Does UFC’s new music app hint at the future of subscription streaming?

How do you ensure the continued commercial growth in music streaming when the main players all continue to offer a similar UI and content library at a standardized price point?

One answer to that question might be found in the proliferation of niche platforms, servicing an audience of super-fans.

As we’ve learnt from Neil Young’s archives, Big Hit Entertainment’s WeVerse fan app, and Cardi-B’s OnlyFans account, monetizing die-hard fans via subscription services can be a smart move.

One of the latest examples of a niche music service was launched last month by mixed martial arts brand UFC, whose new $7.99-per month UFC Ultimate Sound app is described as “the first-ever music streaming and media app that allows UFC athletes the opportunity to directly connect with fans around the world through music and content”.

B2B music technology and licensing specialist Tuned Global provided the white-label music streaming tech for the app, including custom branded applications, infrastructure, hosting and more.

Speaking on a virtual panel at last month’s Asia-centric Music Matters conference, Tuned Global’s Chief Revenue Officer Spiro Arkoudis argued that such brand involvement in the music streaming sector will benefit the entire record business.

“We pride ourselves on being complementary to the ecosystem, not cannibalistic,” he said. “Let’s get more brands involved.”

In Arkoudis’s eyes, brand-affiliated music apps like UFC’s can only help pull in current non-subscribers to the world of premium music streaming.

Arkoudis described Tuned Global as a “technical enabler” for brands to launch their own music services via the company’s white label and “turnkey technology”.

The instigator of the service was Norway-based ACX Music who engaged Tuned Global to provide the platform and make UFC Ultimate Sound a reality.

With its team of musicians, DJs, producers and curators, ACX specializes in “creating the right kind of music atmosphere for any brand, event and audience”.

“UFC are one of the world’s largest pay-per-view providers. That means people in this context are used to paying for a service.”

Svein Sorgard, ACX Music

Speaking on the same panel last month, ACX Music CEO Svein Sorgard explained how UFC – with its dedicated base of fans willing to spend their money on events – served as the perfect example of a brand that should be launching a subscription music app.

“UFC are one of the world’s largest pay-per-view providers,” noted Sorgard. “That means people in this context are used to paying for a service. There are a lot of cool music services [globally] today but we thought there might be an [opportunity] here for reaching out to young people.”

He’s not wrong. UFC’s TV audience in the US surged above a million on ESPN during coronavirus quarantine and in July, the $64.99 pay-per-view UFC 251 event featuring Usman vs. Masvidal reportedly saw 900,000 pay-per-view purchases in the US alone, with 1.3m including international buys.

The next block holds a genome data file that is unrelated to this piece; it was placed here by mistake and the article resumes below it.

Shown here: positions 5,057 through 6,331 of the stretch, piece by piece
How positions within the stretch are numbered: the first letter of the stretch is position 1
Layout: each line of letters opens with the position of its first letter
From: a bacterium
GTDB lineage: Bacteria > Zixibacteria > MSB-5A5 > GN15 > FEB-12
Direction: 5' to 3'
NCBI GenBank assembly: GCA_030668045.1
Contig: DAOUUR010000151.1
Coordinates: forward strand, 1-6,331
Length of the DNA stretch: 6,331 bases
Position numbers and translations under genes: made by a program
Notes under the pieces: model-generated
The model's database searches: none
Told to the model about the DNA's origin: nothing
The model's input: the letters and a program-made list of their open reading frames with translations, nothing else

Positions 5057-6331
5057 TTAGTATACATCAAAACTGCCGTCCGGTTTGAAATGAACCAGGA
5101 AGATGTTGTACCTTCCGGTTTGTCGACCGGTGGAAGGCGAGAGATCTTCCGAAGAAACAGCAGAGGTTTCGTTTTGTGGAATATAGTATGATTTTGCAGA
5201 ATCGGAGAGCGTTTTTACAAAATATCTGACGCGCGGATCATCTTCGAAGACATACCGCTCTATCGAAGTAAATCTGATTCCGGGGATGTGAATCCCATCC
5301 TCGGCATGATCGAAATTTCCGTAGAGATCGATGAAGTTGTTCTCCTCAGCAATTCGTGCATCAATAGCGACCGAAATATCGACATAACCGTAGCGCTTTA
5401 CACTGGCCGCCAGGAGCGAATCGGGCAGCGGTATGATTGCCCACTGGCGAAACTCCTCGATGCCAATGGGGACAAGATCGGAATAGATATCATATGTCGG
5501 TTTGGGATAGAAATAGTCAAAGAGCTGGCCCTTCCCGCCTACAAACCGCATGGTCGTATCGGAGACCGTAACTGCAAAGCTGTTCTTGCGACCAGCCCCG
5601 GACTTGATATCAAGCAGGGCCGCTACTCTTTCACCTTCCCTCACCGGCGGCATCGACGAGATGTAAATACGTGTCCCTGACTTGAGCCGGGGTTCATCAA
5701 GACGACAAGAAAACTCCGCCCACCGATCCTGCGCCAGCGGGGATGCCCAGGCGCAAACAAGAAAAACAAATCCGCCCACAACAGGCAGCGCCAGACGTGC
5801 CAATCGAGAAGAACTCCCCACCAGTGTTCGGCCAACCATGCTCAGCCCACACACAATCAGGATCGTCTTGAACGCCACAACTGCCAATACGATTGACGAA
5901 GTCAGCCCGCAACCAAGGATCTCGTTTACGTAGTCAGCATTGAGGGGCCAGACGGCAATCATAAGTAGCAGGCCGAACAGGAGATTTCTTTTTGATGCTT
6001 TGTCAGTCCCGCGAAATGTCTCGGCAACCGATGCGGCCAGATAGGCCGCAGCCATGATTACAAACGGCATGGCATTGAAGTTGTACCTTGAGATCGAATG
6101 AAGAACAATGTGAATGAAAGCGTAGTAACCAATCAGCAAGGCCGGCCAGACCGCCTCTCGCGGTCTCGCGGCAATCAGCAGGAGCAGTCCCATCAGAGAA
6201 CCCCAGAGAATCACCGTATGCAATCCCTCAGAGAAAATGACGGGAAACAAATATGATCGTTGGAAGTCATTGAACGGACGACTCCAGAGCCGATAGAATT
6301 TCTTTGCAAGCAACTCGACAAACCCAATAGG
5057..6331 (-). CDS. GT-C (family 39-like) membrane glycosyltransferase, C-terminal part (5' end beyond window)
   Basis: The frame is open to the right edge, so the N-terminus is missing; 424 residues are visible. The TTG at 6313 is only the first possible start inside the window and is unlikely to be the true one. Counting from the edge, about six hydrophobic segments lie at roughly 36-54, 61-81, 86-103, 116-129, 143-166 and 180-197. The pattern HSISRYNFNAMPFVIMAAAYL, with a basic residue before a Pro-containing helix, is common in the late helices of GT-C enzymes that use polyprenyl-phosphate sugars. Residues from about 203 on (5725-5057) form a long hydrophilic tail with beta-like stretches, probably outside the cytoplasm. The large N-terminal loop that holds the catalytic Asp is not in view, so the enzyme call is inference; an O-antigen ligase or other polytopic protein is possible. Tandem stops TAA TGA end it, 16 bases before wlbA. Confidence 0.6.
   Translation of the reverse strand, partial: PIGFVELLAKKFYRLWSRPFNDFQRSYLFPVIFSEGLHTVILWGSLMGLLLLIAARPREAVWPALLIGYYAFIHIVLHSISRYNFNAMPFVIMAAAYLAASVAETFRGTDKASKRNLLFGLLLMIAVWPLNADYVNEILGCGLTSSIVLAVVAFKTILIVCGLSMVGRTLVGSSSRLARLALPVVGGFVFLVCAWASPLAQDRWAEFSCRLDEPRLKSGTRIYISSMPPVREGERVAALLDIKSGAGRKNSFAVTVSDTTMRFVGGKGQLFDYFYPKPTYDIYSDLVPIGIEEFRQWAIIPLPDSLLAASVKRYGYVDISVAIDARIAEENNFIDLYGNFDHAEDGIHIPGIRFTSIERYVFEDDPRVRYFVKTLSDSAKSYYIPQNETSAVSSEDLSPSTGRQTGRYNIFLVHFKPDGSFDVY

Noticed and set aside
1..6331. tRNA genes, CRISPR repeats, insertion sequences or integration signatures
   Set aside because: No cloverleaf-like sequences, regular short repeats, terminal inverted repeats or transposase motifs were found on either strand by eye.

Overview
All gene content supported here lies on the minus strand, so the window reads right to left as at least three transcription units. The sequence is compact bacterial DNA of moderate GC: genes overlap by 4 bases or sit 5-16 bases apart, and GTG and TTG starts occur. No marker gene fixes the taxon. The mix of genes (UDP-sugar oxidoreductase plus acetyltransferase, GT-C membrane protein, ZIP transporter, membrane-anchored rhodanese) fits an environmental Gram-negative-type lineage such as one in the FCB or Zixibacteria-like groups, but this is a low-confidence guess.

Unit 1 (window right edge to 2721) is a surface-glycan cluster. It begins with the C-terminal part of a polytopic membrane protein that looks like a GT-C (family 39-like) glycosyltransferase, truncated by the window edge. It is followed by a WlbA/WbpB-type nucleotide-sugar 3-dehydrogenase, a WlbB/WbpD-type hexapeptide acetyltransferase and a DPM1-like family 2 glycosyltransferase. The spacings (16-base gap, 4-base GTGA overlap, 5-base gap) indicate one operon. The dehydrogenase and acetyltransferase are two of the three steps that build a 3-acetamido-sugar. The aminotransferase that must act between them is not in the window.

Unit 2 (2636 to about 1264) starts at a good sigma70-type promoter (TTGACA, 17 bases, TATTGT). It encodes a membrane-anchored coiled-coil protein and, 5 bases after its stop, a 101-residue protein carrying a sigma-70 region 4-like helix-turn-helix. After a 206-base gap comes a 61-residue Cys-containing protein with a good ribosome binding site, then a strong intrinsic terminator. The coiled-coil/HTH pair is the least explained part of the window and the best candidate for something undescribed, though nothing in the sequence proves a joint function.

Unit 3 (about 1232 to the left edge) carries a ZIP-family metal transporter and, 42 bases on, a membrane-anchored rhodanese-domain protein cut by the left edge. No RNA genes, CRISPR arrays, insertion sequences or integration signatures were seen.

The biggest pay per view UFC event in history was Khabib Nurmagomedov vs. McGregor in October 2018 (UFC229), which attracted 2.4m PPV buys.

Utilising Tuned Global turnkey technology, they were able to launch a high-end service within a few months, offering not only music playlists but also podcasts and videos – all content curated with the support of the fighters themselves.

In addition to the UFC Ultimate Sound app, Tuned Global has previously provided music tech solutions for brands and partners such as Coca Cola, Warner Music Group, Virgin Mobile, Universal Music Group, Line Music, Pizza Hut and Samsung.

The company worked with Universal Music Malaysia, and their client Pizza Hut, , to create the “The Singing Pizza” app. It featured an exclusive playlist comprising 200 songs updated every two weeks across a nine-month campaign. The app was downloadable via a QR code printed on pizza boxes and menus.

“When we worked on that, the objective was very tactical,” explained Janice Jose Senior Regional Director, New Business Universal Music Singapore during the panel discussion.

“We weren’t looking at it as a platform that would live for less than a year. It was a very fixed timing because we were offering a very finite set of music, curated in such a way that it appeals to what young people in Malaysia would like to listen to.”

Jose added: “It was a successful campaign. Throughout that nine months we peppered it with a lot of engagements. A lot of our artists [from Universal Music Malaysia] also got involved where there were competitions that we exclusively ran within the platform.”

Said Arkoudis: “If we’re educating a subset of the audience out there that’s not subscribing at the moment… we can create more awareness through these brand executions, and then provide potentially an on-ramp to current services.

“It’s important for the whole streaming ecosystem to have more brands getting involved.”

Although the Pizza Hut and UFC Ultimate Sound app share similar fan engagement objectives, ACX Music’s Sorgard explained that the goal for UFC Ultimate Sound is to serve fans of the sport on an on-going basis, rather than act as a short-term marketing campaign.

“This is a music app for that particular sport and it’s not a secret we have a four year contract with the UFC,” he said, adding: “There is room for everyone to have more than one music streaming app [on their devices] if you are a big fan of a sport. It’s like having HBO [in addition to] your normal TV channels.”Music Business Worldwide

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